Ph.D. Graduate Research Assistant, Texas Tech University
M.S. in Wildlife, Aquatic and Wildlands Science and Management
Texas Tech University
Use of moist-soil management techniques for wintering waterfowl in fallow rice fields on the Upper Texas Coast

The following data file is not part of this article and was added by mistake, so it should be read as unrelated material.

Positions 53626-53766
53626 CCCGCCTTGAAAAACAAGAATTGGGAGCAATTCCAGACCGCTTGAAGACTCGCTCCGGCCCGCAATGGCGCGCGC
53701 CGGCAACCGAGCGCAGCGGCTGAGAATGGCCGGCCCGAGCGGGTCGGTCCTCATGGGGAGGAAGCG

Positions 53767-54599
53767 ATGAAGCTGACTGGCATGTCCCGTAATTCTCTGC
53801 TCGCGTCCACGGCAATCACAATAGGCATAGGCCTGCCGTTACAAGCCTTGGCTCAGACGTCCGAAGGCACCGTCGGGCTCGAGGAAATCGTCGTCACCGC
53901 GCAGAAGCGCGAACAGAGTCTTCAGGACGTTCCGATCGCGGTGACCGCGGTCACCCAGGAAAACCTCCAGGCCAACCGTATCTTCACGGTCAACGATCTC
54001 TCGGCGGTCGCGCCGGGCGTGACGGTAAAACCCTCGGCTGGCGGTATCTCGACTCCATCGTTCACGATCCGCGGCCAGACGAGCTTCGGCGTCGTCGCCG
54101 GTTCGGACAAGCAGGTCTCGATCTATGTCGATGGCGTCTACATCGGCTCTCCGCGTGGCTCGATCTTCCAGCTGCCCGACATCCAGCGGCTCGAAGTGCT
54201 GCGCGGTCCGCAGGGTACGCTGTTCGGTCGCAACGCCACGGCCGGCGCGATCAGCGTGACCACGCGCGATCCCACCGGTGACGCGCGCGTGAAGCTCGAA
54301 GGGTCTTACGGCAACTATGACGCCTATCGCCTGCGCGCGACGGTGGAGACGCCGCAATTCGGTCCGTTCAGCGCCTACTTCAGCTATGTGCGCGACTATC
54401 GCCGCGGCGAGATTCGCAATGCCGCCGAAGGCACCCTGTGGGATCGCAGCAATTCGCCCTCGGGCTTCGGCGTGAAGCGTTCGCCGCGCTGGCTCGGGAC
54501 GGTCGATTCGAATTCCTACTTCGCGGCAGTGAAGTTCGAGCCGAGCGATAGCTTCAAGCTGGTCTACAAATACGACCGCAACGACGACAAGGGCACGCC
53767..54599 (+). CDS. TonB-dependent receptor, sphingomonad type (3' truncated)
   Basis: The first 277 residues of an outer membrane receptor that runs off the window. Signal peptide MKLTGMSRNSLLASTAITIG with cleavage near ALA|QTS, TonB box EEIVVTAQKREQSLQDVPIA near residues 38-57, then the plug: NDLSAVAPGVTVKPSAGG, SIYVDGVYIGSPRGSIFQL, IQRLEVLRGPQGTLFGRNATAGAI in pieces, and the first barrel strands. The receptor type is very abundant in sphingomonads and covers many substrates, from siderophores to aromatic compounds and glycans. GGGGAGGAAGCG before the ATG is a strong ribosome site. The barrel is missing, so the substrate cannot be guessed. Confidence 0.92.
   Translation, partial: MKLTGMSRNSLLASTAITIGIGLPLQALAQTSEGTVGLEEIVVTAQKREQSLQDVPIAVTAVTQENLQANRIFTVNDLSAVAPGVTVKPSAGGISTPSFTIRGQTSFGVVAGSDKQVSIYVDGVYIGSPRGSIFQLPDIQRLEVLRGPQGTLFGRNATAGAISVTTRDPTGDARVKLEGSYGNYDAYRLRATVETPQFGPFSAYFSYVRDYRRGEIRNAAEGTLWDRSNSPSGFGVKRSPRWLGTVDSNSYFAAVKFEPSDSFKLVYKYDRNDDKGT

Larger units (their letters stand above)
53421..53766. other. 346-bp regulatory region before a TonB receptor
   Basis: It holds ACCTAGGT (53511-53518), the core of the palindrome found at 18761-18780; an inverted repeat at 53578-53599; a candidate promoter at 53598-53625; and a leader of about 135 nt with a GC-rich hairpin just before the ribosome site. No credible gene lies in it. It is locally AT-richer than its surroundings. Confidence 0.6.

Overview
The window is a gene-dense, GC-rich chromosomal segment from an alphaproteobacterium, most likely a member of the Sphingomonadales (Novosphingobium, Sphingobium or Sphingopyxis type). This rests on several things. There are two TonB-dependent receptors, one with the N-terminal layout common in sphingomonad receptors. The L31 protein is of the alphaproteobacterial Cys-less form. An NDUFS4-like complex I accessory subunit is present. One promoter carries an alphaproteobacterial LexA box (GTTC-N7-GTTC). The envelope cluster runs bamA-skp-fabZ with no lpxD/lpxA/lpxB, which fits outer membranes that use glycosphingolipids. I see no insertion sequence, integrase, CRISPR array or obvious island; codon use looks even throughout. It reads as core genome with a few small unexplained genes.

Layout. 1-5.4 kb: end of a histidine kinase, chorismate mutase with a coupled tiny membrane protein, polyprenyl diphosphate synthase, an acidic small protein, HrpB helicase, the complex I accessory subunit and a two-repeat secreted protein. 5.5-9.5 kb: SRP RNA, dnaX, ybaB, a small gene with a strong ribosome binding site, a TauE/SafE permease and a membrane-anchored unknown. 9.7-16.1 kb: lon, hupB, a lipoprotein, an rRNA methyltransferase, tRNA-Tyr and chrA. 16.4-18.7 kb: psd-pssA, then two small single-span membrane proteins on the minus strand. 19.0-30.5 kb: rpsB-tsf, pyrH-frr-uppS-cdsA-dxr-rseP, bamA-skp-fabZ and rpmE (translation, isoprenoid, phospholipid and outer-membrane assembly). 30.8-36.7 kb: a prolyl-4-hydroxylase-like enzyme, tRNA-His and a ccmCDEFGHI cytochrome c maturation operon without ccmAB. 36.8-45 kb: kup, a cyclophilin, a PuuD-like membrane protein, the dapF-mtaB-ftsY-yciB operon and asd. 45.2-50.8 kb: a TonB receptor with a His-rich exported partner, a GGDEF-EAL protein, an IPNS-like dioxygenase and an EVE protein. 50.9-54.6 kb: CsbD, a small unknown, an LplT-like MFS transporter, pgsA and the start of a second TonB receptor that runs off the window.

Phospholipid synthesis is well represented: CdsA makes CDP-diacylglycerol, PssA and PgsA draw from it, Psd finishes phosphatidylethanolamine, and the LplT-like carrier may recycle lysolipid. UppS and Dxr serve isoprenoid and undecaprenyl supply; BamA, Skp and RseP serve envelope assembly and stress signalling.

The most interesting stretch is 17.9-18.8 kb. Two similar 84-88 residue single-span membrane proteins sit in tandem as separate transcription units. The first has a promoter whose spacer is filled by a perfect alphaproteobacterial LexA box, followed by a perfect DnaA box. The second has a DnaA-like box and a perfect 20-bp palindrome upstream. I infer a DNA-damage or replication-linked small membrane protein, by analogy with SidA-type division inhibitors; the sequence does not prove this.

Michael received his B.S. degree in Range and Wildlife Management from Texas Tech University. He has worked in a multitude of positions with and array of federal agencies, state departments, and private entities, including in managerial positions working for NGOs. He has worked for Texas Parks & Wildlife as an intern, the U.S. National Park Service at the Big Thicket National Preserve Fire Office, U. S. Fish and Wildlife Service at McFaddin National Wildlife Refuge He has worked assisting with wildlife and vegetation research in a variety of ecosystems including playa lakes, bottomland hardwoods, coastal wetlands, coastal prairie, piney-woods and longleaf pine forest, and in shinnery oak and mixed grass prairie systems. He has worked with a variety of species including waterfowl, shorebirds, upland game birds, small mammals, large ungulates, and species of concern including mottled ducks, snowy plovers, and lesser prairie-chickens. He decided to further his education and began his M. S. research at Stephen F. Austin University studying the use of moist-soil management techniques in Texas coast wetlands for waterfowl. He Transferred to Texas Tech University, following his major advisor Dr. Conway, and successfully received an M. S. in Wildlife, Aquatic and Wildland Science and Management. Michael was then offered multiple opportunities to perform research in pursuit of a PhD. He subsequently began work with Dr. Blake Grisham at TTU evaluating the effects and management implications of using prescribed fires and grazing system on lesser prairie-chicken habitat selection and nesting success. Michael hopes to continue to develop and perform wildlife related research in an academic setting.